In the special case in which parent and daughter atoms are present in equal quantities, the age of the specimen is the half-life of the parent isotope: The first assumption, that the amount of the daughter isotope in the original rock is known, is the weakest assumption.

2 types of radiometric dating-392 types of radiometric dating-88

Understand how decay and half life work to enable radiometric dating.

Play a game that tests your ability to match the percentage of the dating element that remains to the age of the object.

Radiometric dating utilizes the decay rates of certain radioactive atoms to date rocks or artifacts.

Uniformitarian geologists consider this form of dating strong evidence that the Earth is billions of years old.

But new research by creationists has revealed a large number of problems with radiometric dating.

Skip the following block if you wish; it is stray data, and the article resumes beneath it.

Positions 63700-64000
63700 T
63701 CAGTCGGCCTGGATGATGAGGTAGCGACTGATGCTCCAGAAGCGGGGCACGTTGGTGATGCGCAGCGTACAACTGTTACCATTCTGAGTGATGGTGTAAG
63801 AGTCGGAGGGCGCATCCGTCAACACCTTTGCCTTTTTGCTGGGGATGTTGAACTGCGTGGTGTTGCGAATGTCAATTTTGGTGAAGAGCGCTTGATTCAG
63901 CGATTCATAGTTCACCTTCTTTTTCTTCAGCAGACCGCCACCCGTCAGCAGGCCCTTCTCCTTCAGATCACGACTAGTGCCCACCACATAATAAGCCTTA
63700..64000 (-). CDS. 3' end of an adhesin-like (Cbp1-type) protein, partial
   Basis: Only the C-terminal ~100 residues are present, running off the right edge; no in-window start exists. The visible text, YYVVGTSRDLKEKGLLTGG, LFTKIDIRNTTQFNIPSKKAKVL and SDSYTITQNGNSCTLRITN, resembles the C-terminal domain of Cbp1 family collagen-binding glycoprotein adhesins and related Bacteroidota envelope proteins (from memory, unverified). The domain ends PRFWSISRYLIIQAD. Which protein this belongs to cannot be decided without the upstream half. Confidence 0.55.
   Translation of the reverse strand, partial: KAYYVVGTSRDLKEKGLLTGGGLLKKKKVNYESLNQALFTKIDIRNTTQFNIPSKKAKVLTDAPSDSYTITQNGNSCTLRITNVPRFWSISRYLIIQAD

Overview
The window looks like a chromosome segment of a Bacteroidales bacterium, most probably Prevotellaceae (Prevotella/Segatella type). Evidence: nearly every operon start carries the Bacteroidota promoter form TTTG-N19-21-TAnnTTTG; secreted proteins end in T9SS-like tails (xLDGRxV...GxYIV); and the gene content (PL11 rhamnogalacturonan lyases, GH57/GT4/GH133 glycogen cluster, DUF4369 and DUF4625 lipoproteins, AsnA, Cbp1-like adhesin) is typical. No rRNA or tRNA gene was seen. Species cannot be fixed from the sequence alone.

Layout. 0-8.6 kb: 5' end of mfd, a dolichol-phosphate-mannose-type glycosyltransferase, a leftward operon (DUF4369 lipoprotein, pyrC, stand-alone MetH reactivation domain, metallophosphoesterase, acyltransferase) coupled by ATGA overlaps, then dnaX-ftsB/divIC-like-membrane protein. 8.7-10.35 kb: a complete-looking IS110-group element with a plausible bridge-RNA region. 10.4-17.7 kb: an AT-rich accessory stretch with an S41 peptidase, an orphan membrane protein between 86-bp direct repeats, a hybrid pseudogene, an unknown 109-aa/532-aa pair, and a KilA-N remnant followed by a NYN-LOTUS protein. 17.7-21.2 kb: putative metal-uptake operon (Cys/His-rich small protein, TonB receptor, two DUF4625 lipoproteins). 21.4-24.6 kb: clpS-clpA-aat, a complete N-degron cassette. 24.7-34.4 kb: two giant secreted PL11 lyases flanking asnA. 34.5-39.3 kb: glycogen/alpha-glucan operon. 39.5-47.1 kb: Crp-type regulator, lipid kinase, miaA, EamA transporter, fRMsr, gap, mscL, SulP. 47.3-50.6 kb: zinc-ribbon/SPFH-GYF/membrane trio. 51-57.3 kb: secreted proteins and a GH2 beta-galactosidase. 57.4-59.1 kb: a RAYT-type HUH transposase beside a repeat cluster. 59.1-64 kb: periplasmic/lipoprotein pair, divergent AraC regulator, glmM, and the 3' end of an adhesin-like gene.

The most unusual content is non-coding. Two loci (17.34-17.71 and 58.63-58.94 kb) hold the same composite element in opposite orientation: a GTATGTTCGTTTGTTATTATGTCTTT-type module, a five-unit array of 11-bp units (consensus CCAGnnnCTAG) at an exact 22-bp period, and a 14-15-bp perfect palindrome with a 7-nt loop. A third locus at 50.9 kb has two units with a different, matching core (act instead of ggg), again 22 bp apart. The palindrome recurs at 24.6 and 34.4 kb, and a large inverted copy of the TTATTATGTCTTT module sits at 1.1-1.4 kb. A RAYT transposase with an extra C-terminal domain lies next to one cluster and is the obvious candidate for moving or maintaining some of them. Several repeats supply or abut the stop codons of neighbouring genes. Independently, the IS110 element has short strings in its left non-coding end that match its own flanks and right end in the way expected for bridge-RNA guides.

In some cases such as Carbon-14 dating, radioactive dating actually gives strong evidence for a young Earth.

Other methods such as Potassium-argon dating and Isochron dating are based on faulty assumptions and so unreliable as to be useless.

Many atoms (or elements) exist as numerous varieties called isotopes, some of which are radioactive, meaning they decay over time by losing particles.

Radiometric dating is based on the decay rate of these isotopes into stable nonradioactive isotopes.

To date an object, scientists measure the quantity of parent and daughter isotope in a sample, and use the atomic decay rate to determine its possible age.

For example, in the The decay constant has dimensions of reciprocal seconds.